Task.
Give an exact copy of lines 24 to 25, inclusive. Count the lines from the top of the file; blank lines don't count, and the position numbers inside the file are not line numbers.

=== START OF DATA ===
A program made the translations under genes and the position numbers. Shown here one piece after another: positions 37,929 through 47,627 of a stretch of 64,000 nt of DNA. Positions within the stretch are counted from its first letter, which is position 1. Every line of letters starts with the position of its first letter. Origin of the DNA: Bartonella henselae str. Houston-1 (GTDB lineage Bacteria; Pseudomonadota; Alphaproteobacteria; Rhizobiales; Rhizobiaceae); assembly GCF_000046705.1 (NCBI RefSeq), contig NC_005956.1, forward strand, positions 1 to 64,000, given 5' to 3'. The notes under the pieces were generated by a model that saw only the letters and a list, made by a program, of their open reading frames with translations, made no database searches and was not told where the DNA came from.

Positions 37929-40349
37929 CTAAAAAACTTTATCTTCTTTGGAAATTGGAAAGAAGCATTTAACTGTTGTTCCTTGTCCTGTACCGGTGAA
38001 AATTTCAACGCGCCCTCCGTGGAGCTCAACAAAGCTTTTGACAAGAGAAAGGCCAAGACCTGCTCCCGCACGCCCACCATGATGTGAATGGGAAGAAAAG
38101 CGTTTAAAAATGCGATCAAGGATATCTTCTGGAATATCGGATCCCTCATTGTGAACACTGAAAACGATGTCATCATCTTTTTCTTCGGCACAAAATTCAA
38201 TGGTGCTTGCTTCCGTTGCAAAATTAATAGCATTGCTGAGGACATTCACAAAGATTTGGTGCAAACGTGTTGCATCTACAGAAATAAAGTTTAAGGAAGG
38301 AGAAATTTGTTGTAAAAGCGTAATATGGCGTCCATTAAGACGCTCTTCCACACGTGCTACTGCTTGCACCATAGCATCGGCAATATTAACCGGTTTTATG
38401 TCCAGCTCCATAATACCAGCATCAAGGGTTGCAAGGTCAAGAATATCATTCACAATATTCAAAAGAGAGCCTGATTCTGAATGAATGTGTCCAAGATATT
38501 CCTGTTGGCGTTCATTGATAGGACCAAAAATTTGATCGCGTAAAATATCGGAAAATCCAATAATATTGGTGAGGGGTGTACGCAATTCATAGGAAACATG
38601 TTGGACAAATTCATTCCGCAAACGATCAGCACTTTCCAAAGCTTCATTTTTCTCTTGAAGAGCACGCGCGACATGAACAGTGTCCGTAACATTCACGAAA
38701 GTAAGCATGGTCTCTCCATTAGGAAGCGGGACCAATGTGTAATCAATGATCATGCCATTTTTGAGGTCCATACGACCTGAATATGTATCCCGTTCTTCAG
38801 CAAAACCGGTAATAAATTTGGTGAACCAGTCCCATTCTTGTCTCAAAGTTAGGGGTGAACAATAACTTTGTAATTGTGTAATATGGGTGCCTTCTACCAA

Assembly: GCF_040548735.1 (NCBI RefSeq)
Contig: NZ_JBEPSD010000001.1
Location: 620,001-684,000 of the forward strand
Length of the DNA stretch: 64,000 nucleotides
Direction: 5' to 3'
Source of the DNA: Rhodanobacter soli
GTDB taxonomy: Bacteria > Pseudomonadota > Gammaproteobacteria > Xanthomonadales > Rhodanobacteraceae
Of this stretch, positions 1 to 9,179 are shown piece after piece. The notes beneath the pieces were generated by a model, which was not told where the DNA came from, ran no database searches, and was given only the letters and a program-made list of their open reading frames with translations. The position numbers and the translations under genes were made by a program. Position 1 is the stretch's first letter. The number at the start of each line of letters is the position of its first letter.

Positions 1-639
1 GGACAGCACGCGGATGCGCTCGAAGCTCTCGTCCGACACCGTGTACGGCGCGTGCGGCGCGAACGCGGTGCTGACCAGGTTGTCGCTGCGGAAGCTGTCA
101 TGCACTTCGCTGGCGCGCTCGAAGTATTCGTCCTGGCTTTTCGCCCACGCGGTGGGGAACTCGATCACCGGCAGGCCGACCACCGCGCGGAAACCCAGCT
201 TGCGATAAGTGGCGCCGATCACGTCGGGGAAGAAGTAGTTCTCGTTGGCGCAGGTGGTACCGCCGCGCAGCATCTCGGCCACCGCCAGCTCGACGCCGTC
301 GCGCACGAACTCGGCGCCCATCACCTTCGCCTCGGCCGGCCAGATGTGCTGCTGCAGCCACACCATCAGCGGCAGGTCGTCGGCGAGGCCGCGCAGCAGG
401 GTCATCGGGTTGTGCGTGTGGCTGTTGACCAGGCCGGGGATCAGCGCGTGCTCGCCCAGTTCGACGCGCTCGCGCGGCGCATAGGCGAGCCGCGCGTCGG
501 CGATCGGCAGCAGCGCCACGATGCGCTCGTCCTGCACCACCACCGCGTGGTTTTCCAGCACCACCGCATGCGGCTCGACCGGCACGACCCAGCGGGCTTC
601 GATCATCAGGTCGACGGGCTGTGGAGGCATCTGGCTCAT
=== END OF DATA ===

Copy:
201 TGCGATAAGTGGCGCCGATCACGTCGGGGAAGAAGTAGTTCTCGTTGGCGCAGGTGGTACCGCCGCGCAGCATCTCGGCCACCGCCAGCTCGACGCCGTC
301 GCGCACGAACTCGGCGCCCATCACCTTCGCCTCGGCCGGCCAGATGTGCTGCTGCAGCCACACCATCAGCGGCAGGTCGTCGGCGAGGCCGCGCAGCAGG